Joost could be categorised as a lot of things; farmer, inventor, artist, designer and problem solver but at the heart of everything he does is his clear ethos - rethink your original notions of waste and products and collaborate and explore to inspire people to live sustainably. Joost has made particular efforts to improve the sustainability of the hospitality industry not only by developing the cool vertical gardens you see everywhere such as those featured on the Greenhouse Pop Up. In Silo by Joost, a hole in the wall Melbourne Cafe in Hardware Lane the act of simple stating that the cafe will not have a bin has lead to a huge range of sustainable and waste minimising solutions! 

Inside Silo by Joost via Broadsheet Melbourne

Asides from providing take away coffee (and I am sure a sustainably made reusable coffee cup is encouraged) Silo boasts the fact that it produces absolutely no waste. You even get to sit on top of the reusable kegs which provide the milk and other beverages for the cafe. I wont provide too much more detail when you can watch the video and check out Joost for yourself and be sure to visit for more information on other cool projects (e.g. rooftop farming and harvesting urine!). I know I want to learn everything I can about this talented problem solver!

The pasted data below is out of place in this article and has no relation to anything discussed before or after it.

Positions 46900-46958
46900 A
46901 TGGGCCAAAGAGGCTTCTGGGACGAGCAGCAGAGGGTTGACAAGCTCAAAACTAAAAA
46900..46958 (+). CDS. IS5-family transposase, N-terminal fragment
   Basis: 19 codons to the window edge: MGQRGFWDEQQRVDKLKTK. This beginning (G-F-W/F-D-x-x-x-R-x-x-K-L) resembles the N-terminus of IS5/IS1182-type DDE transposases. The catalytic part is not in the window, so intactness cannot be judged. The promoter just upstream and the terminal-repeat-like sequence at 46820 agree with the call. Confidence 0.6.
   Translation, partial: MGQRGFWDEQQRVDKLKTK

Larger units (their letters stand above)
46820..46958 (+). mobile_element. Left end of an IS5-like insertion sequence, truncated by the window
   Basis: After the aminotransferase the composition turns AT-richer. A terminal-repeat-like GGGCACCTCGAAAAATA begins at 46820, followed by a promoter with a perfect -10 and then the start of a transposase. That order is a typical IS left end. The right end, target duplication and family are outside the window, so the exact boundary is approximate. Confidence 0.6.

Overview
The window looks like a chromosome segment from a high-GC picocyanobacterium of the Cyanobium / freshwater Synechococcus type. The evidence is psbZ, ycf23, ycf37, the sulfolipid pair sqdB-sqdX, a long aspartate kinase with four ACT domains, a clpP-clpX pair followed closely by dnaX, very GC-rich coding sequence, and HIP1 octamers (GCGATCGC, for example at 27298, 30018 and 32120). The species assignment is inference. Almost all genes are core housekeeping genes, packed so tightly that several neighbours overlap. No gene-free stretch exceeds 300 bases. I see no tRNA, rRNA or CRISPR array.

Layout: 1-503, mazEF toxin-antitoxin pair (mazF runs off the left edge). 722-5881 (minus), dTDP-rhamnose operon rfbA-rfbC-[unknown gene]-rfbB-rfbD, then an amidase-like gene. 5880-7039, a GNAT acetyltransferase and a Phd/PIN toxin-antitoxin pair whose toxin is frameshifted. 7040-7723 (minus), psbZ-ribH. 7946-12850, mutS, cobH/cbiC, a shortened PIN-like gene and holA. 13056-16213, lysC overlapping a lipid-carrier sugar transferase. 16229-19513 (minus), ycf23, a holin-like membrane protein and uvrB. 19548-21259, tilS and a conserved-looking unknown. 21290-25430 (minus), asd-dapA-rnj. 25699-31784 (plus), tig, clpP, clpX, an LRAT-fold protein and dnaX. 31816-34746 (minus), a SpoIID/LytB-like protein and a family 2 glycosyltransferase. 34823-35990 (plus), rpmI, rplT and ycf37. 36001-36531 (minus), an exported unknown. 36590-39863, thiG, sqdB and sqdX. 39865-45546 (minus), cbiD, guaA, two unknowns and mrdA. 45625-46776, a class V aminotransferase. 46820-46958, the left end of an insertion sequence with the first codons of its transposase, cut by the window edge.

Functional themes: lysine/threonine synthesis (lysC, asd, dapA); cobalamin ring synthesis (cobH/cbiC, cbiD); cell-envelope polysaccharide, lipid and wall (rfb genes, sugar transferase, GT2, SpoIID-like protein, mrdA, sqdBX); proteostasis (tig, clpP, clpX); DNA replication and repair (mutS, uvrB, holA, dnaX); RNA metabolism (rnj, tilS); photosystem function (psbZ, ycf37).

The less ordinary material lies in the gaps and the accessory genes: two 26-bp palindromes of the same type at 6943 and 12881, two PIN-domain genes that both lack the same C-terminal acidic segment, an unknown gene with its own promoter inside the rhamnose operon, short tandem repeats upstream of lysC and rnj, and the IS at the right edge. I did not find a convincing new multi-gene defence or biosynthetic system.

Saturday, May 18, 2013

The Service Station

It is a pretty amazing feeling when all your favourite things come together in the one place right? Even if that place does happen to be Los Feliz, California on the other side of the world... As I was reading a few blogs I follow on a Sunday morning, not thinking about urban design or temporary uses at all I was suddenly blown away by this post on Oh Joy. It just goes to show that good things pop up when you least expect them too.  

The post in question was about a visit to "The Service Station" which is, you guessed it, an old service station that has been turned into an outdoor creative market place and event space. The Service Station houses pop up shops (in refurbished shipping containers), outdoor movie nights and best of all a Wednesday food truck night! As I said, all the things I love coming together in a cool themed space - if that doesn't draw crowds and keep people coming back to Los Feliz, I don't know what would! 

Food Trucks @ The Service Station via Oh Joy blog 

I just can't help loving the idea of taking traditional car dominated spaces and completely transforming them into places for the community to gather, oh and eat at food trucks of course. Not only that they have taken a relatively unattractive and unused space and turned it into a place of experimentation and practical urbanism and if you take a look through the galleries on The Service Station website you can see the community coming together and enjoying themselves in this new space! And I mean who wouldn't enjoy themselves if they had the chance to watch Back to the Future in a retro style service station!